01. NeuroTracker

NeuroTracker Validated as a Research-Grade Tool for Home Use

January 6, 2024

Due to COVID-19 restrictions, a group of neuroscientists at the University of Victoria decided to investigate if NeuroTrackerX could uphold the standards of the lab version used in their many years of research. As well as doing a feasibility study they also wanted to test the potential for remote clinical use for the assessment and rehabilitation of neurological impairments, such as concussions. Here we will look at a summary of the key findings.

The Advantages of Remote Research

Aside from the challenges that lockdowns placed research assessing brain health and performance, remote research offers the possibility of studies with much larger numbers of participants and at greatly reduced cost. Having more participants increases the statistical reliability of findings, as well as allowing a broader range of populations and health conditions to be included in a single study for comparative analyses. It also makes participating in research studies much more accessible, affording more efficient recruitment as well as removing geographical restrictions.

The research team also noted prior research indicating NeuroTracker's promising potential as therapeutic tool for brain injury survivors, and accordingly wanted to assess it's practicality as a telehealth solution.

What Was Studied

Specifically the team sought to test if the setup of the home-based version would produce variations inresults from the lab-based version. The key differences between them being the size of the display and the method used to stimulate the binocular stereo 3D required for the NeuroTracker exercise.

To do this they performed a head-to-head comparision study of two groups of participants performing 3 NeuroTracker sessions, two days per week, for 4–5 weeks. One group performed the training program in the lab, while the other group undertook a home-based program.

Both groups were volunteer participants, and were equal in age (av. 50 years old), cognitive health and gender distribution.

The lab setup used an active 3D system with a 52-inch 3DTV. This method utilizes specialized shutter glasses, which flicker from opaque to transparent 60 times per second, alternating between each eye. The shutter glasses are precisely synchronized with the 3DTV display, effectively allowing a rapid stream of different images to be delivered to each eye.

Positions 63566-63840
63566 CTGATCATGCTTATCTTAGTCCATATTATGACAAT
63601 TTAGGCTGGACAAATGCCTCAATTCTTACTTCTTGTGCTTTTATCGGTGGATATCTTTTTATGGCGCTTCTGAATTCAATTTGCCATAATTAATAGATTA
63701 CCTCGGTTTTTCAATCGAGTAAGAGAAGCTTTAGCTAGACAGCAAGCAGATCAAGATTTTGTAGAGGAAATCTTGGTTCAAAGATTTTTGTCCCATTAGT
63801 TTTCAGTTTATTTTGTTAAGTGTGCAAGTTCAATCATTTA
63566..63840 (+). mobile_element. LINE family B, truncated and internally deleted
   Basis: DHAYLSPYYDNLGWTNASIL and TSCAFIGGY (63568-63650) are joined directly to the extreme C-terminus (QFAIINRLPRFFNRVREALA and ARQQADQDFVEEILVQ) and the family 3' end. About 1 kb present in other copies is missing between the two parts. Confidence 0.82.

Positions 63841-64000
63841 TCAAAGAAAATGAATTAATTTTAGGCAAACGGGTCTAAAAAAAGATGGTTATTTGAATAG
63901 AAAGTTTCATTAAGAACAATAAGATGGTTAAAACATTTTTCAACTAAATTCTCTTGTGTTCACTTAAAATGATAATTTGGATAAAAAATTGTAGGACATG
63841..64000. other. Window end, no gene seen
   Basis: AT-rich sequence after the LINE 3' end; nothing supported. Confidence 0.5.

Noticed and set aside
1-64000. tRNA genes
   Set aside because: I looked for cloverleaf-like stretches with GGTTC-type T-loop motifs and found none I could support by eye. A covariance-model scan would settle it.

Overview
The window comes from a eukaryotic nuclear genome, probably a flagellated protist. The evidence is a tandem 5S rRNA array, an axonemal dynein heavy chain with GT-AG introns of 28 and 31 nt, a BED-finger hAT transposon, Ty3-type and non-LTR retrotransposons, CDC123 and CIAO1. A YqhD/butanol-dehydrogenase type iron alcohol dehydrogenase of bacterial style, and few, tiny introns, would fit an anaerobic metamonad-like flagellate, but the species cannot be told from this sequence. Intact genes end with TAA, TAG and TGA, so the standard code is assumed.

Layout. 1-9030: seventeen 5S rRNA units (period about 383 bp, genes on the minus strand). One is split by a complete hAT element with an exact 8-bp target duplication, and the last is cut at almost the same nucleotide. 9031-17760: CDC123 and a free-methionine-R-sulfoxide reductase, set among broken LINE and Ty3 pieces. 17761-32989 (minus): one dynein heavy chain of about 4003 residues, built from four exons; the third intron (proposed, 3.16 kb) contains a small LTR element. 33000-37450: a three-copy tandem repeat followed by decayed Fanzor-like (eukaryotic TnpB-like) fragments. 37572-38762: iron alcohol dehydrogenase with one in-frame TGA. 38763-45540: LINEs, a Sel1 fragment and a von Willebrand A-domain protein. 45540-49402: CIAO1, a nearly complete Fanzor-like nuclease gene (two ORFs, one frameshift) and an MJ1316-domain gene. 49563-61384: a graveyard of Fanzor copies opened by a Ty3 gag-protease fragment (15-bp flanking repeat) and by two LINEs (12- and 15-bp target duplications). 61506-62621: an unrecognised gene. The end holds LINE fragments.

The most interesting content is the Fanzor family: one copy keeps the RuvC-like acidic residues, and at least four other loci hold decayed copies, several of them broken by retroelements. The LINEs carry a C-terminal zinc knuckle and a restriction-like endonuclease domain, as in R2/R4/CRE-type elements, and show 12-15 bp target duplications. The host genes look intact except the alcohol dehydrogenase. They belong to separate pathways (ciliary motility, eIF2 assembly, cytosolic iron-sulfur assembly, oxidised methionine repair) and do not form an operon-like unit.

The home based setup used anaglyph 3D glasses, which separates a single stream of images via color filtering. This is done through lenses specially calibrated to the NeuroTrackerX software's video rendering. The key advantage is that stereo 3D can be achieved on an everyday computer or TV display, without the need for any specialized hardware. All at-home participants trained on a computer with a 22 inch monitor provided by the researchers.

For both groups clear instructions were provided on how to perform the training, including sitting the correct distance away from the 3DTV or computer screen so that the same field of view was achieved. However a key difference was that the lab group was supervised in person, while the home group performed the training unsupervised.

What Was Found

A feasibility assessment found volunteer participants had exceptionally high recruitment and retention rates. Specifically for the remote users, questionnaire assessments showed a high ease of use of the program, and training data established a 90% adherence rate for independently completing the 4-5 week program. The 10% of sessions which weren't completed included participants who had health issues, such as requiring surgery, or significant time constraints.

Both groups' training data was analyzed for individual session scores, learning rates between sessions, and overall improvement.

Averaged group scores - blue line: lab group, orange line: home group

Other than a slightly higher starting point for the lab group, multiple statistical analysis methods found that performance in both groups was close to identical, with 95% confidence intervals.

In conclusion the researchers stated.

''NeuroTrackerX is a feasible method of at-home cognitive training for research. Under these conditions, this research suggests that the at-home version offers a very similar training environment as the in-lab version and can be used for research purposes.''

The study was funded by the Canadian Institutes of Health Research Strategy for Patient Oriented Research, a Canadian Institutes of Health Research Project Grant and a Canadian Institutes of Health Research Canada Graduate Scholarship.

The open-access study can be read here.

A Protocol for Remote Cognitive Training Developed for Use in Clinical Populations During the COVID-19 Pandemic

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